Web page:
When it is all said and done, Henrik Norlander is on a short list as one of the top golfers to ever tee it up for Augusta University. A three-time All-American, an All-American scholar and a two-time national champion, his legacy with the Jaguars has been etched into the history books.
Now a member of the PGA Tour, Norlander’s professional career is in its 12th year. He has two wins on the Korn Ferry Tour, a step below the PGA Tour. His best PGA Tour finish is a pair of runner up finishes in 2021 and 2017.
Even after his college playing days with AU came to an end, Norlander decided to call the Garden City home and still lives here with his wife and two children. They recently welcomed their second child into the family, which Norlander said keeps him grounded and forces him to take down time away from the golf course.
“I think it helps me,” said Norlander. “I was playing really good golf when my first one was born because you get a natural break. I struggle to find hobbies. Golf is my job and it is my hobby, too. I struggle at times to take time off. Now, I want to get my practice done and get home to see my kids, which is great.”
Norlander almost didn’t land at Augusta University. He originally planned to play college golf at Minnesota. There were some transcript issues with the Big Ten Conference since Norlander is from Sweden, which led him to de-commit from Minnesota.
A few phone calls later to then-coach Josh Gregory, and Norlander was on his way to join the Jaguar program. He admits it wasn’t an easy transition, between the language barrier and the weather. All things considered, he doesn’t regret the decision at all.
“It was big, coming from Stockholm, Sweden, to Augusta, Georgia, in August without a visit — the heat and the humidity. It was hard the first semester here. I struggled with school a little bit but I hung in there.”
Back-to-back national championships
Norlander was a junior during the 2009-10 golf season. The team was already solid and Patrick Reed was added to the roster, which put the team over the top. During that season, they dominated the competition in their home tournament at Forest Hills Golf Club and knew they could go toe-to-toe with the rest of the nation.
“We had an inner belief that, yes, we actually have a chance,” added Norlander.
After getting through stroke play in the national championships, it was on to match play. Norlander said they were a “gritty team” that could fare well in that format. Part of that came from their tough practices.
“We had a lot of fights in practice and we were very competitive. We were great friends but it was pretty hostile at practice and qualifying. That was what I liked to see and that’s what I hope for any team. If practice and qualifying are tough, then tournaments get easy.”
Not only did Norlander and Reed dominate their matches, but the rest of the team was also up for the challenge. Mitchell Krywulycz, Carter Newman and Taylor Floyd were difference makers and pushed them to win the title, beating Oklahoma State in the finals. The depth of the squad proved their worth.
While some called it a Cinderella story, these golfers did not. One Oklahoma State player said the best team didn’t win the title; that comment alone served as fuel for Norlander and company to prove them wrong.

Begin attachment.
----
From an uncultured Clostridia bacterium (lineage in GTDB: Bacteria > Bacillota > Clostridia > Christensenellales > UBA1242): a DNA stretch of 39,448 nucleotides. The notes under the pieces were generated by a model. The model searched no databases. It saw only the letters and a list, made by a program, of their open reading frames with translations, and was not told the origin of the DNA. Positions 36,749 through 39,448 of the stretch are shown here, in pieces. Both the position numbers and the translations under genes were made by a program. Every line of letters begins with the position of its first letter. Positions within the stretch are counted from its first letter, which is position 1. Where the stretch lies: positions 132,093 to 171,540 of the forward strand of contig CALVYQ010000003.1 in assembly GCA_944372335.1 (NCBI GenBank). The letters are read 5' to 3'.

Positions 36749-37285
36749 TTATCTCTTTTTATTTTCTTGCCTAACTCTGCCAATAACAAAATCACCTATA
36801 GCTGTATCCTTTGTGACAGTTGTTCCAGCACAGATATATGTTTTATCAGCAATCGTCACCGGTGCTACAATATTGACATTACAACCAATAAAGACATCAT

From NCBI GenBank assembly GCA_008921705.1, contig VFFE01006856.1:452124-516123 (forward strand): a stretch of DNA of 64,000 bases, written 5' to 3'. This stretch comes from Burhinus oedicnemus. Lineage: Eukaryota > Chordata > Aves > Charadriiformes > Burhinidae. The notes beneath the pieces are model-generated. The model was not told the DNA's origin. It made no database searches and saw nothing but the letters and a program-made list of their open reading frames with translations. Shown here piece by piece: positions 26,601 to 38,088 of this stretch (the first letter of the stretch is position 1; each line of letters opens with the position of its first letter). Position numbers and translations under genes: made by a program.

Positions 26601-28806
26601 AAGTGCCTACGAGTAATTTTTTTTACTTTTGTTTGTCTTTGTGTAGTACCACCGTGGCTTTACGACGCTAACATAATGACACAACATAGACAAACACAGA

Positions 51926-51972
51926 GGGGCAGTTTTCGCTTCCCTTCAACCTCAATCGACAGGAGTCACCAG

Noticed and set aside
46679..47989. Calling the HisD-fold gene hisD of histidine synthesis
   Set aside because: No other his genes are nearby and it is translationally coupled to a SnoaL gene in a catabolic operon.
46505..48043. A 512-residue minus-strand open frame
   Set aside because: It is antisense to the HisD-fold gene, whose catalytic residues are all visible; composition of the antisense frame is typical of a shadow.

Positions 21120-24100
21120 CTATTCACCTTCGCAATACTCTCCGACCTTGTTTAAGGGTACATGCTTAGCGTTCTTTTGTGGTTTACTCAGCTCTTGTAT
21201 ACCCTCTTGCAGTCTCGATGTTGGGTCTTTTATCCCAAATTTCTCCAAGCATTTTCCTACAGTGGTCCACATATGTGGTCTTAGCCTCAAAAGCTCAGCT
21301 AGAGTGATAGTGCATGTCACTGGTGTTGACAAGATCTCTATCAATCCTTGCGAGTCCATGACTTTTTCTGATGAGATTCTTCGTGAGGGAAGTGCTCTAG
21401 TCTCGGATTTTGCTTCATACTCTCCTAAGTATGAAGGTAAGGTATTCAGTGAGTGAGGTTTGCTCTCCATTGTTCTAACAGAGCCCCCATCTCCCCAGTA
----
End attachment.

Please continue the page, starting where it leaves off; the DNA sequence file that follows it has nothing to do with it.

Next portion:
“That sort of triggered us to continue the next year. If we had a bad year, then it would have been a Cinderella story. We were all very driven.”
Norlander gives credit to Gregory as a coach. Most of the team had pro aspirations, so Gregory let them focus on becoming the best possible players without over-coaching them. He knew they’d put in the work without being forced to do so.
“Guys were out there Saturday and Sunday mornings practicing because we wanted to beat each other and we wanted to get better. So I think if you ask Josh, he would say we were a pretty easy team to coach.”
During the NCAA tournament in in 2011, Norlander struggled in his first round, shooting 80. Fortunately, the depth of the team again paid off to keep them close in the standings. He rebounded in the second round and they were on their way to match play again, eventually raising the trophy for a second consecutive title.
“Yeah, it wasn’t a Cinderella story,” Norlander said with a smile.
Making golf a career
Golf isn’t easy and it’s tough to win on any of the pro tours. The competition is elite and it takes hard work to survive on the tours. Players also have to be mentally tough since they can be on the top of their game one week, but then miss the cut and not get paid seven days later. It can be a rollercoaster ride, Norlander said.
“It’s funny, when you are playing well, you can actually play somewhat bad and still score well. Not necessarily contend, but make cuts, have a good Sunday and finish 20th. When confidence is low and you’re grinding, it’s so easy to get into a fixing stage and you think you have to fix something. I feel like I’m getting better as the older I get, trying to realize my game is pretty good.”
Norlander’s love for the city and Augusta University has never wavered. He knows it’s tough to recruit against some of the biggest programs in the country since there is no Division I football team. He also knows the support here is unlike anywhere else.
“If you come here, you’re going to have the best time of your life. The community, the school — I feel like I’m from Augusta. My wife is from here, the people I met through the school, the connections I’ve made from playing golf here — it’s hard to explain. It’s a really cool place to go to school and play golf.”